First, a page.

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Man who drove into BLM protest runs for mayor in Provo

US Rep. Ilhan Omar (D-MN) (L) talks with Speaker of the House Nancy Pelosi (D-CA) during a rally with fellow Democrats before voting on H.R. 1, or the People Act, on the East Steps of the US Capitol on March 08, 2019 in Washington, DC. (AFP photo)
Ken Dudley filing his mayoral candidacy.

A Utah man who drove his car into a group of Black Lives Matter (BLM) protesters in 2020 is now running for mayor in the city of Provo.

On June 29, 2020, when Ken Dudley was driving through downtown Provo, he came across a crowded intersection during a protest against police brutality in the wake of the murder of George Floyd.

"A group of protesters surrounded my vehicle, holding me hostage," the mayoral hopeful said at that time. "I tried to leave, as safely as I could, but in the process, I was shot twice by a Black Lives Matter protester."

Dudley later added that a police officer had told him he was unfortunately in the wrong place at the wrong time.

"The fallout from this harrowing incident inspired Ken to commit to running for public office to ensure Provo's citizens and their families are safe and that their streets and homes are secure," Dudley's website for his campaign stated.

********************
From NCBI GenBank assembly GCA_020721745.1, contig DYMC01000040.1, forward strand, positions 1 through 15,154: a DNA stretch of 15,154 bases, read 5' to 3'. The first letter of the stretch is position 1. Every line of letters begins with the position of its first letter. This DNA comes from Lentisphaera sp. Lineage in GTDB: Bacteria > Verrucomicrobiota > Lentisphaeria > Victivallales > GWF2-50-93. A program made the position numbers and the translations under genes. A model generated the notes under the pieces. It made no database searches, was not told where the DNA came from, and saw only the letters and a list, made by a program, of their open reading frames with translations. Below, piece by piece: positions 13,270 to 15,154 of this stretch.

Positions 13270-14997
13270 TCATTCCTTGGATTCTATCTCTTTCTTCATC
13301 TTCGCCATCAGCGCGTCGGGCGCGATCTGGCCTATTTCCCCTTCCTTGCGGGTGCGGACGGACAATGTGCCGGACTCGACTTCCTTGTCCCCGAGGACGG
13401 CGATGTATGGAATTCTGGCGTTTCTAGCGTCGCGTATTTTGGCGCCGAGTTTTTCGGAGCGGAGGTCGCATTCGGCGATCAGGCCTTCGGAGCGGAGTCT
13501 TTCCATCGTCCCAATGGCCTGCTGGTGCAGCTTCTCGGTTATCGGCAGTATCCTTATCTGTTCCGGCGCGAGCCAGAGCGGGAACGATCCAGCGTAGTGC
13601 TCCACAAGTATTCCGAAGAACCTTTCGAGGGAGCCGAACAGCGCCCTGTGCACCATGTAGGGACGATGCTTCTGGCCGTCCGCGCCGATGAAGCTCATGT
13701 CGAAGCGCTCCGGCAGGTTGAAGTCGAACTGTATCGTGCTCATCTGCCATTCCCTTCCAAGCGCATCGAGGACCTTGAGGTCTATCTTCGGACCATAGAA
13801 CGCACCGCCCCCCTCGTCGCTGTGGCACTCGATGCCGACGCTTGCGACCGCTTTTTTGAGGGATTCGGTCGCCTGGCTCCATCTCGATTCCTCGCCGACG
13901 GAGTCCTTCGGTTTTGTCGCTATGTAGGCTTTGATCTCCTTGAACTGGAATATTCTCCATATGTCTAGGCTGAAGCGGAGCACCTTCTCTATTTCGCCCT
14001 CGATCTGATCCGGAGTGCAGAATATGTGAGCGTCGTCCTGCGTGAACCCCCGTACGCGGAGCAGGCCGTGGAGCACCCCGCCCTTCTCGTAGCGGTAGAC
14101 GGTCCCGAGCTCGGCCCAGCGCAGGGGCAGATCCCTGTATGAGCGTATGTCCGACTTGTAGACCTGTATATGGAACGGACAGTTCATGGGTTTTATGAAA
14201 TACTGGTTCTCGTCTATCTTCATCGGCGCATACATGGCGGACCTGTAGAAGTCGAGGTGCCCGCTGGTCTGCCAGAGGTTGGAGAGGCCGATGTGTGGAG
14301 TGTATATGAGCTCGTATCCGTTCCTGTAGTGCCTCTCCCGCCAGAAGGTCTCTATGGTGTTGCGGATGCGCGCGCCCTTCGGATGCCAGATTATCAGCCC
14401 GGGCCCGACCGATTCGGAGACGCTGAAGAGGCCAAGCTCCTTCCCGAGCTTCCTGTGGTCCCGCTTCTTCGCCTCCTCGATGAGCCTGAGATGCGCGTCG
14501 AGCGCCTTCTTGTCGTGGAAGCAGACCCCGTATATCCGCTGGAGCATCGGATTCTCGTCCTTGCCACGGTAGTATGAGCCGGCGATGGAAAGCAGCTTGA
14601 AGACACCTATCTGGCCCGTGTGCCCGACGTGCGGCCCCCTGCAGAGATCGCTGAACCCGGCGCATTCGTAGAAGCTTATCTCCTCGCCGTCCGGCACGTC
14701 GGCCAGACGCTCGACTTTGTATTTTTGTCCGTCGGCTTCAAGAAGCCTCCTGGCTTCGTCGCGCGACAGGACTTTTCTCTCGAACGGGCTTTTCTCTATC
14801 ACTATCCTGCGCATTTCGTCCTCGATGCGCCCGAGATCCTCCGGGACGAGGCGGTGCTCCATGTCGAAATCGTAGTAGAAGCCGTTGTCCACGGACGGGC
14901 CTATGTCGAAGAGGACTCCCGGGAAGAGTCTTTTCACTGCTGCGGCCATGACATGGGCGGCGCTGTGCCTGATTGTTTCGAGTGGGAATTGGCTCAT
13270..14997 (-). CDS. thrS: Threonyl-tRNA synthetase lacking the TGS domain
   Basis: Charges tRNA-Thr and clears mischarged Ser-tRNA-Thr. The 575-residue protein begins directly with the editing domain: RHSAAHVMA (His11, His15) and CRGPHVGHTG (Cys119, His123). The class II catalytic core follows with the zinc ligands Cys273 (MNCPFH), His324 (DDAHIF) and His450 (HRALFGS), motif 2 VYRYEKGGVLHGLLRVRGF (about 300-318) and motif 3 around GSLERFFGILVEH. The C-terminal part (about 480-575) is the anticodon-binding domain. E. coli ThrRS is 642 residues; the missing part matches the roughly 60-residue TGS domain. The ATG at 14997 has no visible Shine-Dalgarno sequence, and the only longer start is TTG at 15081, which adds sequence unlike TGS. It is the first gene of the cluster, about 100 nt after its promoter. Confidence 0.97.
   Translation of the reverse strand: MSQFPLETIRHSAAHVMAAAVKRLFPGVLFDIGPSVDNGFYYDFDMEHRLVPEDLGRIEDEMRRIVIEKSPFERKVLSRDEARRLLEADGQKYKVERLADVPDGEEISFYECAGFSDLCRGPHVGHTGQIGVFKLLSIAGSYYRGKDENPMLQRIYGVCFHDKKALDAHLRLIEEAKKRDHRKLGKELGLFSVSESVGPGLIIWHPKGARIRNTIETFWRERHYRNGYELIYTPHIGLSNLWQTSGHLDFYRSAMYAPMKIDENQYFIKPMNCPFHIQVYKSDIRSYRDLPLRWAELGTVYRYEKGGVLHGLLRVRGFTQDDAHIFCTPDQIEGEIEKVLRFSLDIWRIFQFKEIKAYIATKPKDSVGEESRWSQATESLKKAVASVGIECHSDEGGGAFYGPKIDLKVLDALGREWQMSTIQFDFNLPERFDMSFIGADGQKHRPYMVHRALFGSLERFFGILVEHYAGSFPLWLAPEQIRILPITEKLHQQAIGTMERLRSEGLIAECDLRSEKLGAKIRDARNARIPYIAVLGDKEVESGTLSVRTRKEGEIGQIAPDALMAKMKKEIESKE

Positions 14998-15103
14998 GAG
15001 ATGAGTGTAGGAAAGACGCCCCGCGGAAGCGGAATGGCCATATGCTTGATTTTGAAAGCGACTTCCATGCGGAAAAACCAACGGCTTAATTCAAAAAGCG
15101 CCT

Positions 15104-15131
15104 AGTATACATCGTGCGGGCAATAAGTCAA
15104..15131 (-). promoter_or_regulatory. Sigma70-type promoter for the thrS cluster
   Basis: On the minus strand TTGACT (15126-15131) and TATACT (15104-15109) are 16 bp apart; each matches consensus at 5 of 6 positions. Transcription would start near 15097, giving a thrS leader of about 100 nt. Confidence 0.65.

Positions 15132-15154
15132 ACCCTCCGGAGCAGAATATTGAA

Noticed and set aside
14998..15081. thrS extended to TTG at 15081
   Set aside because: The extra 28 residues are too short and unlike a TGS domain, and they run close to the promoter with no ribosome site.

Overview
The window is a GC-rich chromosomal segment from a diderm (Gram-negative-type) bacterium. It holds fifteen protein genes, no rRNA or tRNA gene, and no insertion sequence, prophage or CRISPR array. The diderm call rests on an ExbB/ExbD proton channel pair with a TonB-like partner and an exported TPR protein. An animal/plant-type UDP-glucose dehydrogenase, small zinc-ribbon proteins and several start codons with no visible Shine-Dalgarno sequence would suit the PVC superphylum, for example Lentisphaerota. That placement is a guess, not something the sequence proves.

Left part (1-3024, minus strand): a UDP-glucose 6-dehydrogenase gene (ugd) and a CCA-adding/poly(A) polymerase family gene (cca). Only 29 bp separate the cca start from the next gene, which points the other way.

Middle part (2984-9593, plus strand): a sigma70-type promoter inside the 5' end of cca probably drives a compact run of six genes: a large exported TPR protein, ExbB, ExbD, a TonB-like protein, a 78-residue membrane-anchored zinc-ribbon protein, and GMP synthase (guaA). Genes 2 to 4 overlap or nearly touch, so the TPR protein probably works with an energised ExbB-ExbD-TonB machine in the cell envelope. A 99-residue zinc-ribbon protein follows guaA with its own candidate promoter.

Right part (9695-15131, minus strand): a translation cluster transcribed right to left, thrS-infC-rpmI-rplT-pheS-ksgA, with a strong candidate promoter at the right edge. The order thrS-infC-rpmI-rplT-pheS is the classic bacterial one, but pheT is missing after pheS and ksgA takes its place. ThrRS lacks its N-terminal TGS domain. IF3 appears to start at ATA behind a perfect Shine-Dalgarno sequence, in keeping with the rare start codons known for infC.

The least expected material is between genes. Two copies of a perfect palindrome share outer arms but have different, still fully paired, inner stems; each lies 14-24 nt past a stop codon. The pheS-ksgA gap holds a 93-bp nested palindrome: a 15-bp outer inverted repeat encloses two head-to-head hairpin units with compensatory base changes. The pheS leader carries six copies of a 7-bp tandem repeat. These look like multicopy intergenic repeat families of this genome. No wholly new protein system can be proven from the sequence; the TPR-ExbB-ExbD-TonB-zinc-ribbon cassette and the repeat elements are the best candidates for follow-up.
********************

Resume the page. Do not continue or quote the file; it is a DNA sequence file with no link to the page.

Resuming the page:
Dudley, however, didn’t refer to all the details regarding the incident.

There is a CCTV video footage that shows Dudley driving through the protesters and begins hitting them, and then a loud pop can be heard.

Thirty-three-year-old Salt Lake City resident and protester Jesse Taggart was later arrested and faces a criminal trial in connection to the shooting.

The BLM movement was founded in the United States in 2013, after a man charged with fatally shooting African-American teenager Trayvon Martin in 2012 was acquitted.

Last year, the movement received major international attention following several cases of extreme police brutality in the US, including the death of George Floyd.

Floyd died in the city of Minneapolis on May 25, 2020, after a white police officer pressed his knee on his neck for nearly 10 minutes as he continually gasped: “I can’t breathe.”

His death also unleashed protests against police brutality in other countries across the world, including the UK, throughout the summer of 2020.

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